Monday, April 26, 2010

Abbott & Costello Go to Mass

For the next few days I'm going to talk about reception of communion, and things I've noticed or experiences that I've had. And I thought I would start today, a little irreverently, with the new practice of bowing before receiving communion.

In 2002, when the new General Instruction on the Roman Missal appeared, it included within its guidelines a new request that people bow before they receive communion. This was part of one of the document's overall thrusts, namely that we approach the liturgy -- and especially the eucharist -- with a more intentional reverence.

Now, I don't know about you, but I have to say, when these guidelines came out, I was more than a little bit put out. Obviously, I don't know what the guys in Rome are seeing as they gaze out upon the world Church. But in my limited wanderings hither and yon, rarely if ever have I been struck by a lack of reverence in people as they approach communion. Being a eucharistic minister can be an extremely humbling experience, in fact, because as people come to communion, sometimes they let their guard down, and you see in their eyes the hunger and the real need they bring. Don't tell me these people don't appreciate deeply what's going on here. Don't tell me they aren't being reverent.

On the other hand... I am reminded of a story told by one of my theology professors. He was distributing communion at a parish in Boston one Sunday, and when he said "The Body of Christ" to one guy, the man responded, "No problem!"

This is not exactly what one might hope for. To put it mildly.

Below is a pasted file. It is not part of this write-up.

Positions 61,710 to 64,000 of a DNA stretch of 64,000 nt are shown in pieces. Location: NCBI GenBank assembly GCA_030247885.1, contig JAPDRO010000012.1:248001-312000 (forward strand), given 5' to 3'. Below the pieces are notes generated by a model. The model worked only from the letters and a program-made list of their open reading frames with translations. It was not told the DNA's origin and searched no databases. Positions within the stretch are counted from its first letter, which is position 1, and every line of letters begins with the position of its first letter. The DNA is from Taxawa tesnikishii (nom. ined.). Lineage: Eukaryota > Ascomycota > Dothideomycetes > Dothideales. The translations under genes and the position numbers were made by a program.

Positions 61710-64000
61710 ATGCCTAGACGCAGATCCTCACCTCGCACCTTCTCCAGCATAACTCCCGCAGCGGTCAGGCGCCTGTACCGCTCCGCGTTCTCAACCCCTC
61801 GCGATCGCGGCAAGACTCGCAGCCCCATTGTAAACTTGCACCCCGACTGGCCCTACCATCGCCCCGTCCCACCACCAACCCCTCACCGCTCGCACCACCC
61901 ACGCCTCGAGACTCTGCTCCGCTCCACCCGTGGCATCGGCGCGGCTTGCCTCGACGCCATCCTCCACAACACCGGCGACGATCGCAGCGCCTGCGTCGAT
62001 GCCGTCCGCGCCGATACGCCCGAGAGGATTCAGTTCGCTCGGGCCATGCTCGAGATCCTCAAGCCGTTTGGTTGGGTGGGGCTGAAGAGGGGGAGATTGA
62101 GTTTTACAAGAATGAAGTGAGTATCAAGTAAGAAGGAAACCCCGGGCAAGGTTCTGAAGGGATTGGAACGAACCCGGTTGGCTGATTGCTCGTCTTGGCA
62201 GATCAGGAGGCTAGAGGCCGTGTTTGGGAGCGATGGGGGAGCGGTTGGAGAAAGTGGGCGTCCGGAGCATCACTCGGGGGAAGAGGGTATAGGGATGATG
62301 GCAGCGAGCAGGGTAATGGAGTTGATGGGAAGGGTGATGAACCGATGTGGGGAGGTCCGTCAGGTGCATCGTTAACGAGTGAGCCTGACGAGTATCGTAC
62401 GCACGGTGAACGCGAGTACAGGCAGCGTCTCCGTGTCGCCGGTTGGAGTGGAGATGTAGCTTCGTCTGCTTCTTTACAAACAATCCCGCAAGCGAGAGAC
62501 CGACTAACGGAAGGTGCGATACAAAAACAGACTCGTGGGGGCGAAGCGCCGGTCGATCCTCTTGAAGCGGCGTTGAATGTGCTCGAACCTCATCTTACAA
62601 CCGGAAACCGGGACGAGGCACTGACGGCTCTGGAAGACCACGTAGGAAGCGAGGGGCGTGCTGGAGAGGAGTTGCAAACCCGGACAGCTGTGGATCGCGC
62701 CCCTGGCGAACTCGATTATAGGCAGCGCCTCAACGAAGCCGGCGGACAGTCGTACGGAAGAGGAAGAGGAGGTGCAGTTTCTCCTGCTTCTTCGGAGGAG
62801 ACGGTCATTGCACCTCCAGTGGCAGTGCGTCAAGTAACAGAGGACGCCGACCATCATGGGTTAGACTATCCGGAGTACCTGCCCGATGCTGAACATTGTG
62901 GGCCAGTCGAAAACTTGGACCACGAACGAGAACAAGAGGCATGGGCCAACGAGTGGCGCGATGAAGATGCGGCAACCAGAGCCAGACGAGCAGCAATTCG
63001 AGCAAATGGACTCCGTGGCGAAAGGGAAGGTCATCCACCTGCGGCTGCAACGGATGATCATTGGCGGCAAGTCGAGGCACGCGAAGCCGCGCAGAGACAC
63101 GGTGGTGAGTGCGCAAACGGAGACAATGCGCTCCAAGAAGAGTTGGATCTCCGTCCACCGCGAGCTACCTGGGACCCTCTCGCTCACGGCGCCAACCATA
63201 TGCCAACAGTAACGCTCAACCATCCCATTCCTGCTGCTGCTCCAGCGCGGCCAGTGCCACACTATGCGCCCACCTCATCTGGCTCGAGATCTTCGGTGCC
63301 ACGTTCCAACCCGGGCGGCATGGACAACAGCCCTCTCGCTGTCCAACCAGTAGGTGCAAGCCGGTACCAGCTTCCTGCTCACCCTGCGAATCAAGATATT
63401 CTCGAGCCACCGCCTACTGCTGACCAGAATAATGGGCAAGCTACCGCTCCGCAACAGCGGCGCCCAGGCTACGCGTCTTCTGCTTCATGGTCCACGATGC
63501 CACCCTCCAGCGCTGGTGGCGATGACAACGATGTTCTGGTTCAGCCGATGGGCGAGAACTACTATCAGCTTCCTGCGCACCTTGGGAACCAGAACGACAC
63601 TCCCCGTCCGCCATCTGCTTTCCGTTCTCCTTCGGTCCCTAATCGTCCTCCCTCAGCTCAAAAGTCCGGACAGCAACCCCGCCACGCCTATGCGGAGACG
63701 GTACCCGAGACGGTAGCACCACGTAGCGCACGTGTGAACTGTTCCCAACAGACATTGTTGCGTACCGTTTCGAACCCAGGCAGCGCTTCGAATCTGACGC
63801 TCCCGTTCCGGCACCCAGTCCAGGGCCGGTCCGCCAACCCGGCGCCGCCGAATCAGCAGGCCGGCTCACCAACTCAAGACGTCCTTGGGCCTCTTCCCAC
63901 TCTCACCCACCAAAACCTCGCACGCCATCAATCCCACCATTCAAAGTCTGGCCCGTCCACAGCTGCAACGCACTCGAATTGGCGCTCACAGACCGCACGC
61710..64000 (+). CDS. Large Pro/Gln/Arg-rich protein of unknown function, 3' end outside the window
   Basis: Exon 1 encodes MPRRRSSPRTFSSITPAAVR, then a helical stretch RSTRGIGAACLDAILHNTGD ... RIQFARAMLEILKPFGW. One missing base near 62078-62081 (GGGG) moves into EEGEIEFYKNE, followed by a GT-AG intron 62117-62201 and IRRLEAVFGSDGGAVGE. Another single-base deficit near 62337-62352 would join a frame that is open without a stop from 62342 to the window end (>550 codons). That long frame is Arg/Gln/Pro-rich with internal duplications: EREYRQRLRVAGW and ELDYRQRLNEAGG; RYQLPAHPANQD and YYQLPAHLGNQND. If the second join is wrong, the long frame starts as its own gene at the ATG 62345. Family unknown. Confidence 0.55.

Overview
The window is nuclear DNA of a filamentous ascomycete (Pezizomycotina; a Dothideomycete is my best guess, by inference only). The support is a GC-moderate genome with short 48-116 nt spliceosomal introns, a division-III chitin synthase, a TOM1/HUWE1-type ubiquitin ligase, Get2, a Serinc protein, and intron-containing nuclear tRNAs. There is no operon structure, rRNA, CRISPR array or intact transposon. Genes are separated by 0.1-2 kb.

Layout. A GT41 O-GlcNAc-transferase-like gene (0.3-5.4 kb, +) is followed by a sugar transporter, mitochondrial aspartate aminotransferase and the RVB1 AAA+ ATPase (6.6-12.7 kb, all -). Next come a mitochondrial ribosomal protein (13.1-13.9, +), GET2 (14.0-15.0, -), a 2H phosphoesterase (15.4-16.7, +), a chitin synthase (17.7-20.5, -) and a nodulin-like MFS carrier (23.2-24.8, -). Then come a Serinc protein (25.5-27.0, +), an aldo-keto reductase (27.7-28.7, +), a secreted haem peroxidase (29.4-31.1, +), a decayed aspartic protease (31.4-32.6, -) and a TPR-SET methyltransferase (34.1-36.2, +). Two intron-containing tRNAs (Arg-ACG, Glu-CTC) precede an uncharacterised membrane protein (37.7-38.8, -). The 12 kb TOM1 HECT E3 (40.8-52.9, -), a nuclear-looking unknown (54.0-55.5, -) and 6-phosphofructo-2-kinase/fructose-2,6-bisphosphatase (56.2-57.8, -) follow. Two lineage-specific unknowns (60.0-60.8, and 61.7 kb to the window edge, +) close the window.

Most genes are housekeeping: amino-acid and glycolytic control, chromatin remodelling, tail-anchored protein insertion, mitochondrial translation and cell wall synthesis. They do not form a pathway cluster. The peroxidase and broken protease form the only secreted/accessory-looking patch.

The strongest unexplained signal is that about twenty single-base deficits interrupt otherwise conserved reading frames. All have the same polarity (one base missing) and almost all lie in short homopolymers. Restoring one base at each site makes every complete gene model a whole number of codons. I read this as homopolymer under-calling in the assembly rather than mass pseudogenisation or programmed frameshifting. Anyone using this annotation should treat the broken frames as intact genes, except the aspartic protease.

Just needed to get that out of my system. Much better.

It is surprising to me how often in distributing communion I say "The body of Christ" and the person receiving communion just looks at me. No Amen, no alternate-post-Vatican-II-response that you sometimes get like "I believe" or "Let it be so" or "Thank you" or even just "Cool." Just that expectant look, as if to say, so are you going to give me that or what?

Do these puzzlings sorts of responses show a lack of reverence -- that is, a lack of appreciation for the sacredness of the moment? Maybe. In some cases, almost definitely.

Bowing, unfortunately, does not directly address this issue. What those people need is a little catechesis -- i.e. I say, "Body of Christ," you say "Amen". "Body of Christ":"Amen!" "Body of Christ": "AMEN!" (It really may need to be that simple.) Plus, an explanation of what it all means; how Amen is our way of saying "yes", an acclamation, a statement of faith.

Instead, we add choreography. Choreography! And choreography that actually requires a little timing. If you bow after the saying "Amen," you're likely to end up with the eucharist headed toward your face, because the e.m. is now moving to offer you communion. If you bow during the e.m's words, you've effectively missed the power of the moment. They just said "The Body of Christ," for God's sake. This is not the time on Sprockets when we dance; it's the time we stop and take it in.

If you bow when you first approach the e.m., this is effectively what's going to happen, because frankly, from parish to parish it's pretty hit and miss whether and how many people bow, which means the e.m. has no idea what to expect person to person, so once you step up, they're going to begin. (It is the great irony of many of the liturgical changes that they were meant to standardize behavior, and yet instead have simply created new varieties. Hello, Law of Unintended Consequences. Can I go home now?)